Why You Don’t Need Passion

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This is a theme that I have run across TWICE now in a week. Once was enough to get me thinking, but twice is enough to make me believe it.

1. I watched an interview with Cal Newport, author of the book So Good They Can’t Ignore You: Why Skills Trump Passion in the Quest for Work You Love
Cal boldly argues that “follow your passion” is bad advice and says “Passion comes after you put in the hard work to become excellent at something valuable, not before. In other words, what you do for a living is much less important than how you do it.”

2. Elizabeth Gilbert, author of Eat, Pray, Love–recently spoke out against passion as well. She say’s

“You spend a lot of your life having people tell you to follow your passion. It’s nice advice, it’s heart-warming advice, it’s great advice — if you happen to have one that is very clear and obvious,” she says.

But what happens if you don’t have an easily identifiable passion? Hearing the advice to follow it often leaves you with more frustration than you started with.

“Sometimes it feels cruel and all it does is make you feel even worse and more left out, because you’re like, ‘I would if I knew what it was!'” Gilbert says. “If you’re in that position right now… forget about passion.”

Instead, she suggests following something much more attainable. “Follow your curiosity,” Gilbert says. “Passion is rare; passion is a one-night-stand. Passion is hot, it burns. Every day, you can’t access that.”

Even though she describes herself as a passionate person, Gilbert insists she doesn’t feel passionate every, single day. What she does feel, though, is curiosity.

“Follow it,” she says. “It might lead you to your passion or it might not. You might get nothing out of it at all except a beautiful, long life where all you did was follow your gorgeous curiosity. And that should be enough too.” -original source

I think both Cal and Elizabeth are right on the money. Chasing your curiosity and putting in the hard work to become excellent at something is far more sustainable and usually a much more trustworthy guide.

What do you think? Would you rather be curious or passionate?

bwselfie Brooke Snow is a photographic artist and delights in the pursuit of a meaningful life. Sign up for her FREE e course “Living A Thriving Life” to learn more about how to find true balance in your life. Brooke lives in Northern Utah with her calm husband, adventurous 4 year old son and practically perfect new baby girl.

10 Responses

  1. Thank you for your post Brooke! I’ve been praying for passion for the past month and feeling lost, now I will be following my curiosity. Thank you!!

    1. Hooray! thank you for your comment Chris! I am thrilled that this helps to give you some direction. Passion indeed is a hard “starting spot” 🙂 Curiousity is so much easier in being sustainable. When I think of passion, for some reason in my head I interpret it as a ‘pinnacle’ or climax of how I feel about something. I’m glad that curiosity helps me feel like there is still room to grow 🙂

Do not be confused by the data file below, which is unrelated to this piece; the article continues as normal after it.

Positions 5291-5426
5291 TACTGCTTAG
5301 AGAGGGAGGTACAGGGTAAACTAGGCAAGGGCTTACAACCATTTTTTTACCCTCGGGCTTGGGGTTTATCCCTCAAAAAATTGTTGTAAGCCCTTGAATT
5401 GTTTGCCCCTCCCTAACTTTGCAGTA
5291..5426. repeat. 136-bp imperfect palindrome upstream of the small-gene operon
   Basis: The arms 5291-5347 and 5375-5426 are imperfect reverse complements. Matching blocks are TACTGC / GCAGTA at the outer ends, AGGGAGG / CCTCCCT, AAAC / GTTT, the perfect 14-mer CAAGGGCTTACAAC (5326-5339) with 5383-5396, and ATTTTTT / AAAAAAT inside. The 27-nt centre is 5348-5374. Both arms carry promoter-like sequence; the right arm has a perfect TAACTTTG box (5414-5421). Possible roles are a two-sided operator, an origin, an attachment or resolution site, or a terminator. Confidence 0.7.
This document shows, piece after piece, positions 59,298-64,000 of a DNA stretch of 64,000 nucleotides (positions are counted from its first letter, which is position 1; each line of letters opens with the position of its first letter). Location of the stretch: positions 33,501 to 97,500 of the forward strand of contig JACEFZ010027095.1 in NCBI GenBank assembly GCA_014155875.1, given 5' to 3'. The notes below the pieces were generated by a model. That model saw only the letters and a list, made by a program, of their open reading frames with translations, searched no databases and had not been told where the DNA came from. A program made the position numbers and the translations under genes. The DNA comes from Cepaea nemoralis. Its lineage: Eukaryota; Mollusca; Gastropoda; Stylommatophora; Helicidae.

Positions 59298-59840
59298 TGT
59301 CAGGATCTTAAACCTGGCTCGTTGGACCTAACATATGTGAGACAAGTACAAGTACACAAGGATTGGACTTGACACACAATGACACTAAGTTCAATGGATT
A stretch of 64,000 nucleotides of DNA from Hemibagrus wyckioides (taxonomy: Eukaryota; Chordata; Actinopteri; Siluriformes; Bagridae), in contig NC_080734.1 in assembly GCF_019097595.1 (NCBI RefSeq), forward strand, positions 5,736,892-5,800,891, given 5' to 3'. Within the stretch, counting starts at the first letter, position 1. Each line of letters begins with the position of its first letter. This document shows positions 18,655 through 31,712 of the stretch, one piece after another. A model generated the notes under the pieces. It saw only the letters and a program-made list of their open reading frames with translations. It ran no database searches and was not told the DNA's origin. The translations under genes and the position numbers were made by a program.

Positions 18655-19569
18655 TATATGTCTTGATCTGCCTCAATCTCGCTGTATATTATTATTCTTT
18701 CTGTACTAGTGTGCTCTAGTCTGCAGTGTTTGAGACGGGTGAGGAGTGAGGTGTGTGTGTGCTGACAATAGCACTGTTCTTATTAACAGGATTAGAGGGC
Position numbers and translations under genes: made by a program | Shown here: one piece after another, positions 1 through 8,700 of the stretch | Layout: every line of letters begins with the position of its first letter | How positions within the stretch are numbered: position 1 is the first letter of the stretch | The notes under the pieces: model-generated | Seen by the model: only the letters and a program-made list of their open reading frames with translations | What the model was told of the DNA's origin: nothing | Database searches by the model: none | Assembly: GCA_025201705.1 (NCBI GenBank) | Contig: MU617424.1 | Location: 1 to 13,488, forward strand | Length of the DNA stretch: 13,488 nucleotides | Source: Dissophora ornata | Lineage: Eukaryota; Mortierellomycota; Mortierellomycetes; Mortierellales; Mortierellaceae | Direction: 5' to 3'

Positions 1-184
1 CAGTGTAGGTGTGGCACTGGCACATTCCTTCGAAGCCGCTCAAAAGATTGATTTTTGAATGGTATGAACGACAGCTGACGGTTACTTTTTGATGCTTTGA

1. So true Jen! I remember when you first started into film it was merely curiosity. It’s amazing what you have done with it since then! My guess is that you would have never thought a few years ago that you would be as far deep into film as you are now 🙂 Blessed, blessed curiosity 🙂

  2. Luckily for me, I am passionately curious about…just about everything. It has led me to how-to’s when I need to learn a new skill, fascinating information about people, places, ideas and things, lovely artwork, inspiring discussions, and many other things that are virtuous, lovely, of good report and praiseworthy!

  3. Hi Brooke, I love your perspective – through the lens and through words. Thanks for sharing not only the how-to’s of photography, but also the inspiration, frustration, and process toward growth and creativity. I’m glad to see your blog posts – engaging, relevant, and compelling. I shared this post with my 17 year old son who is applying to college and hears the phrase “follow your passion” all too often – he is relieved to know that his natural curiosity is a powerful ally.

    I am sending my wonderful community of photo friends to you by way of my blog post today.

    1. Oh hooray! Follow your curiosity is especially good for teens 🙂 The pressure to know exactly what you want to do with the rest of your life RIGHT NOW is sometimes overwhelming! Thank you for sharing!

      1. And I am one of the ones, whom Dear Donna sent over. So happy she did. I love a blog, which deals in thinking. 🙂

        Thank you.

        Happy Nov. weekend!
        Tessa~

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